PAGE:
1. This application in revision was filed by Shri Devi Ram and his son Shri Mian Ram. The former appli- cant has since died and his name has been expunged from the array of parties.
2. A complaint was filed by the respondent against the petitioner and his since deceased father for offences .Under Sections 504, 447 and 500 of IPC on the allegations that they wanted to pass by the house of the respondent who restrained them from doing so and they abused him in the name of his mother and sister.
3. The learned Magistrate who was. trying the case framed a charge Under Section 504 of IPC only, la support of the petition it has been contended that neither evidence adduced on behalf of the respondent nor the charge framed by the learned Magistrate indicated the terms of we abuses alleged to have been hurled by the petitioner and his since deceased father and as such a charge could not the framed for the offence Under Section 504 of I. P, C. that Section reads as below:
Whoever intentionally insults, and thereby gives provocation to any person, intending or knowing it to be likaty that such provocation will cause him to break the public peace, or to commit any other offence, shall be punishes with imprisonment of either description for a term which may extend to two years, or with fine, or with both.
4. It will have been noticed that the essential ingredients of the offence are (1) to intentionally insult any person' (2) to provoke such person intending or knowing it to be likely that such provocation will cause him to break the .'public peace or to commit any other offence.
5. In order to come to a conclusion as to whether the abuses hurled were such as to provoke another person and to cause him to break the public peace or to commit any other offence, it is necessary to know as to what were u 'actual words which were uttered. In the case of In re, K. Venkataratnam A.I.R. 1948 Mad 9(2), it was held that la order to decide whether the abusive words used moved to intentional insult or not it was necessary to know what those words were. In the case of Shamlal Bania v. The King : AIR1952Cal288 , it was held that in the absence of all mention either in the charge when a charge is tram--ed or in the record of evidence, as to what words were used it is not possible for the High Court in revision to decide 'Whether the words used indicated the intention or knowledge requisite for an offence Under Section 504 of I. P. u. and the conviction for such offence cannot be maintained. In the case of Mahammad Sabed Ali v. Thulesvar Borah A.I.R. 1955 Assam 211, mere abuse or even hurling of intentional insults and thereby causing provocation were not held to be sufficient to constitute an offence Under Section ;5Q4 of IPC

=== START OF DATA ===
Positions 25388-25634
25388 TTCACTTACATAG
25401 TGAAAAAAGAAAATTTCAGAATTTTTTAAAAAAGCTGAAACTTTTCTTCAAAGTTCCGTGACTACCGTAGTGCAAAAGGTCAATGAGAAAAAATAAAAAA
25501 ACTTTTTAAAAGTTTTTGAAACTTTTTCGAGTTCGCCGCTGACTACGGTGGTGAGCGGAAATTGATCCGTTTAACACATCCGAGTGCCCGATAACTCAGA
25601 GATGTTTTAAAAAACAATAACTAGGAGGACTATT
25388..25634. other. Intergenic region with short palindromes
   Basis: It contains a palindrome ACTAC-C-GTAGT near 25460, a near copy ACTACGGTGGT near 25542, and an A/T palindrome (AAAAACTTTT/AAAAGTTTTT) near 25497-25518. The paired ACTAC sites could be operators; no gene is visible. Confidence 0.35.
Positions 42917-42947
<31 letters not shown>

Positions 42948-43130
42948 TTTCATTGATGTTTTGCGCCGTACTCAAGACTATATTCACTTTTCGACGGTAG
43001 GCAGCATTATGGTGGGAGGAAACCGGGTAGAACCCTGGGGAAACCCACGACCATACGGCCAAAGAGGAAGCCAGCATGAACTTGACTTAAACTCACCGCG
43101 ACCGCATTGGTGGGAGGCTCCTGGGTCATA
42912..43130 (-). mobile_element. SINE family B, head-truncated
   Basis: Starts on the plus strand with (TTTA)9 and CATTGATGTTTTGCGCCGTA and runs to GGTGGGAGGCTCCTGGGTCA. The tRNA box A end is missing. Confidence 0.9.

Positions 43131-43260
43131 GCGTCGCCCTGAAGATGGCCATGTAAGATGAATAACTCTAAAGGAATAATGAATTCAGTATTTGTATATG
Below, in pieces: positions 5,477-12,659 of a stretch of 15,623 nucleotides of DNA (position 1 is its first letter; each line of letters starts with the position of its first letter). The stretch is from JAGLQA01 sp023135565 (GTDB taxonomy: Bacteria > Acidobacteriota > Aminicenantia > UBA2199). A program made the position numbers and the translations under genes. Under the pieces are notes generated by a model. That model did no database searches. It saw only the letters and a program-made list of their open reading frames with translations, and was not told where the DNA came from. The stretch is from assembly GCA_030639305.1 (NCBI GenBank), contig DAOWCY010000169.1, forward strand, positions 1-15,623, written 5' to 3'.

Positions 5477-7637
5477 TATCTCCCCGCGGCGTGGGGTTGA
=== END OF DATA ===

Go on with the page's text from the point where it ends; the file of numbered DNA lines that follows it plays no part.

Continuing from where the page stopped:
6. In the instant case the evidence led on behalf of the respondent or the charge framed by the learned Magistrate did not specify the actual words alleged to we been used by the petitioner and his since deceased father in abusing the respondent and it could not, therefore, be said that the abuses were likely to provoke the respondent land cause him to break the public peace or to commit any other offence. The respondent has stated that he was not agitated or excited when he was abused and on the evidence on record the learned Magistrate was not justified in framing charge Under Section 504 of IPC
7. On behalf of the respondent my attention his been invited to the following observations made by Chowdbry,. J. C. in the case of Dains Ram v. The State A.I.R. 1951 Hint Pra 56;
The revisional powers of the H. C. can be invoked at the stage of the trial when a charge has been fram ed against the accused. At the same time, invocation of such powers at an interlocutory stage, or during the pendency of the proceedings in the trial Court cannot be made m substitute for the exercise of the right of appeal or revision which an aggrieved party always has after due termination of those proceedings. A High Court is therefore reluctant to interfere in a case which has not yet been completed in the trial Court and it will do so only in exceptional cases, such as where a person is being harassed by .an illegal prosecution or where there is some manifest and patent injustice apparent on the face of the proceedings .calling for prompt redress, or where the evidence on record for the prosecution clearly does not justify a charge of any offence, or where the trial is on the face of it an abuse of the process of the Court.
8. The scope of Section 561-A of Cr.PC has recently been considered by the Hon'ble Supreme Court in the case of R. P. Kapur v. State of Punjab : 1960CriLJ1239 , and some of the cases where the inherent jurisdiction to (quash proceedings can and should be exercised have been categorised. The categories germane to the matter in hand are (ii) and (iii). They are as below:
(ii) Where the allegations in the First Information Report for the complaint, even if they are taken at their face value and accepted in their entirety do not constitute the offence alleged;
(iii) Where the allegations made against the accused person do constitute an offence alleged but there is either .no legal evidence adduced in support of the case or the evidence adduced clearly or manifestly fails to prove the charge.
9. The complaint in the instant case did not disclose the actual words used by the petitioner and his since deceased father in abusing the complainant and the statement made by the complainant disclosed that he was not promoted when abuses were hurled at him. The instant case thus falls within the (ii) and the (iii) categories referred to above and within the exceptional circumstances set out in the 4951 Himachal Pradesh case supra. The charge framed (against the petitioner must, therefore, be quashed.
10. I, therefore, accept the petition in revision and quash the charge framed by the learned Magistrate against the petitioner for an offence Under Section 504 of IPC